CULT DOUBLE-SHOT: Silver Bullet Blu-ray Review (Umbrella Entertainment)

CULT DOUBLE-SHOT: Silver Bullet Blu-ray Review (Umbrella Entertainment)
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Silver Bullet is a loose adaptation of Stephen King’s novelette Cycle of the Werewolf, and while the actual cycle from the story has been mostly cut from the film, director Daniel Attias (his first feature film at the time, now well-known for his direction of popular television shows) manages to wring a lot of the tension and humor out of the short tale. While Silver Bullet is often forgotten as part of the werewolf genre, it sits comfortably in the same vein as other ’80s monster movies like Fright Night and The Monster Squad. At Cultsploitation, we’re often interested in having dialogues about films rather than solo reviews, and that’s why Michael and Ryne are doing a double-shot of Silver Bullet

The Film

Michael

I personally haven’t read Cycle of the Werewolf (I’m slowly working through King’s work in order of publication), so I can’t comment on how well or how not well it translates his novelette into the movie. Nevertheless, what I can tell is I really get a kick out of Silver Bullet, as it offers plenty of humorous moments tinged with horror, and for once Gary Busey isn’t wacked out on whatever drugs he takes nowadays.

Ryne

I have read both Cycle of the Werewolf and seen Silver Bullet previously, but I’ve gotta say I can’t remember either of them too well. However, re-watching Silver Bullet left me ravenous for more – the one thing I particularly like about it is the younger character focus, with both Corey Haim and Megan Follows putting in excellent performances. The film has a lot of the same aspects as some of King’s other works like It or Stand By Me (AKA “The Body”): focusing on growing up, while also dealing with a monstrous issue that is basically a metaphor for life. In this case, the outstanding element is Marty’s disability, which gives the film its name and also has a pretty forward-thinking theme: don’t let a disability define you, delivered by, of all people, Uncle Red (Busey). 

Michael

Damn, now how do I follow that up without looking dumb. Werewolves are cool and hairy!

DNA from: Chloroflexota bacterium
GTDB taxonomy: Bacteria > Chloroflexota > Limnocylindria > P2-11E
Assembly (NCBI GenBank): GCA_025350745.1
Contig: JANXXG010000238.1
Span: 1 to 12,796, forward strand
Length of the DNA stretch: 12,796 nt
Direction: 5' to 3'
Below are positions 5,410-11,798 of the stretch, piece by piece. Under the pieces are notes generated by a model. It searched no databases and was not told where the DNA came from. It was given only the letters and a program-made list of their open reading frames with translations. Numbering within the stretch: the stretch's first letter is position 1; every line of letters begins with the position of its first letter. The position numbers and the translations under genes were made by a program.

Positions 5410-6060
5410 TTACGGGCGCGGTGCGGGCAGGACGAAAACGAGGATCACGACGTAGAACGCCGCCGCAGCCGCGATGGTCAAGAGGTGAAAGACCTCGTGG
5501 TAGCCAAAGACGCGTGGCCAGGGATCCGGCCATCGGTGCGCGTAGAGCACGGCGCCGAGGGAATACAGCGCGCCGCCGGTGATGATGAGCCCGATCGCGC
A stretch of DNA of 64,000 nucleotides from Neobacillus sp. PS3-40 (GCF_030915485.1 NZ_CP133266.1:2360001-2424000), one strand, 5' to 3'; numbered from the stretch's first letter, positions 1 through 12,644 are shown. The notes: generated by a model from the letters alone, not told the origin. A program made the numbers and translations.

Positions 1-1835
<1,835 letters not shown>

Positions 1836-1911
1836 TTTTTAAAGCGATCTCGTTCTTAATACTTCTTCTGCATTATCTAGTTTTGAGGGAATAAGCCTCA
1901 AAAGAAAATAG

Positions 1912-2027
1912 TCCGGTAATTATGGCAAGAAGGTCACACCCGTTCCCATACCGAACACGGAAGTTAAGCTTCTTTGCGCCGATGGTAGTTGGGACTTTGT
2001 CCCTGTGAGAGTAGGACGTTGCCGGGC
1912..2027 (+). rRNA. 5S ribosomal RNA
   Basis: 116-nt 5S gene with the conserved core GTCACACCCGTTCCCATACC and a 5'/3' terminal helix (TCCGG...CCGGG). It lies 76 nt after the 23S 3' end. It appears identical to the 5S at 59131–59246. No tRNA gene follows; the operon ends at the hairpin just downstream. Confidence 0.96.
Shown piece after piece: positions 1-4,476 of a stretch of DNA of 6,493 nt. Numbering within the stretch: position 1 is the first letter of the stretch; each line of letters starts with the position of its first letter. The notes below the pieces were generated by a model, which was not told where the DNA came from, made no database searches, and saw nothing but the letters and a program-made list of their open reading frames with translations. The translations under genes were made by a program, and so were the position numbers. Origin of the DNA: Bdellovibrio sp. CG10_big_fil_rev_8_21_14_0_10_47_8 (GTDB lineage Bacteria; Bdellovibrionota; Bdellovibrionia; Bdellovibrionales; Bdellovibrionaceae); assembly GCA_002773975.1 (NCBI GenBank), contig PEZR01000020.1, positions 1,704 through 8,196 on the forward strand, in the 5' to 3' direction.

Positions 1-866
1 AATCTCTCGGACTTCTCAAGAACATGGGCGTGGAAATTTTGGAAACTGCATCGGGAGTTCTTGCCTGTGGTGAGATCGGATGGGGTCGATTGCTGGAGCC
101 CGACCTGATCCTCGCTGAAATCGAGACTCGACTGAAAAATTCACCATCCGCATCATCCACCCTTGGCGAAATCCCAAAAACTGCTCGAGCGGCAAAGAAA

Ryne

Maybe talk about the false sentimentality of the film? I love the sitcom-esque music cues.

Michael

That’s actually the first thing I noticed in the movie. The music seemed oddly out of place at times, which is funny, as Umbrella Entertainment have dedicated an entire feature to music. It isn’t terrible or anything, just really odd.

Ryne

There is a weird tendency for the film to show some particularly gory scene like a group of vigilantes getting ripped apart by the killer werewolf, then launching into a tender uncle/nephew bonding moment when Uncle Red gifts Marty with a completely dangerous wheelchair-dirtbike thing. Still, I kind of love the cheesiness of it all and it’s kind of surprising when Silver Bullet moves into grim territory. It’s especially apparent with the werewolf himself; Everett McGill states that he really wanted the transformation to look like the human character was in an exorbitant amount of pain, to really highlight the “curse” part of being a werewolf.

Michael

Speaking of the werewolf transformations, I find it surprising that Silver Bullet doesn’t come up more in conversations in regards to on-screen transformations. The entire make-up crew did an amazing job on it. I would rank it as one of the better werewolf designs. Obviously, it doesn’t beat An American Werewolf in London, but it’s high on my list. 

Ryne

Yeah I agree, I think they did a great job with most of the transformations (and they even go the distance with a lot of werewolf transformations in one scene). I think that Silver Bullet is a film of love for the werewolf genre, and I had a lot of fun with it – maybe even more now than the first time I saw it.

Michael

Silver Bullet has always remained in my head ever since seeing it, but now seeing it on this very well done Blu-ray from Umbrella Entertainment, it has opened up entirely new appreciation for the flick.

The Blu-ray

Ryne

Umbrella has done a great job with this Blu-ray, with a nice transfer that still retains a healthy dosage of grain and occasional white noise in darker scenes. While the film doesn’t look as pristine as some other movies released around the same time period (some debris, scratches), it is the source material, not Umbrella’s transfer, that is to blame.

Michael

Likewise, I didn’t have any issues with the transfer and audio. It might have been soft at times or like you said, a bit of debris and damage, but nothing that was terrible. I did compare screengrabs with the KOCH release and it does seem like there might be a bit of compression with the Umbrella release, but it’s quite small. Unless you sit with your nose on the screen, you won’t see it.

Ryne

I think where the Blu-ray really shines is its special features. Besides Daniel Attias’ audio commentary, there are some great interviews Everett McGill and, even more interesting, a discussion about the special effects work. I know that a lot of people will want to jump right into that conversation. 

Michael

The special features almost make this a Collector’s Edition, as it’s pretty crammed full. As I mentioned before, the audio interview, which plays throughout the entire film, was very surprising. 

Ryne

I love that Umbrella and some other companies are doing things like that, much different than a standard commentary. And overall, there’s over an hour of extras here. Definitely worth a look for anyone wanting to own Silver Bullet on Blu-ray.

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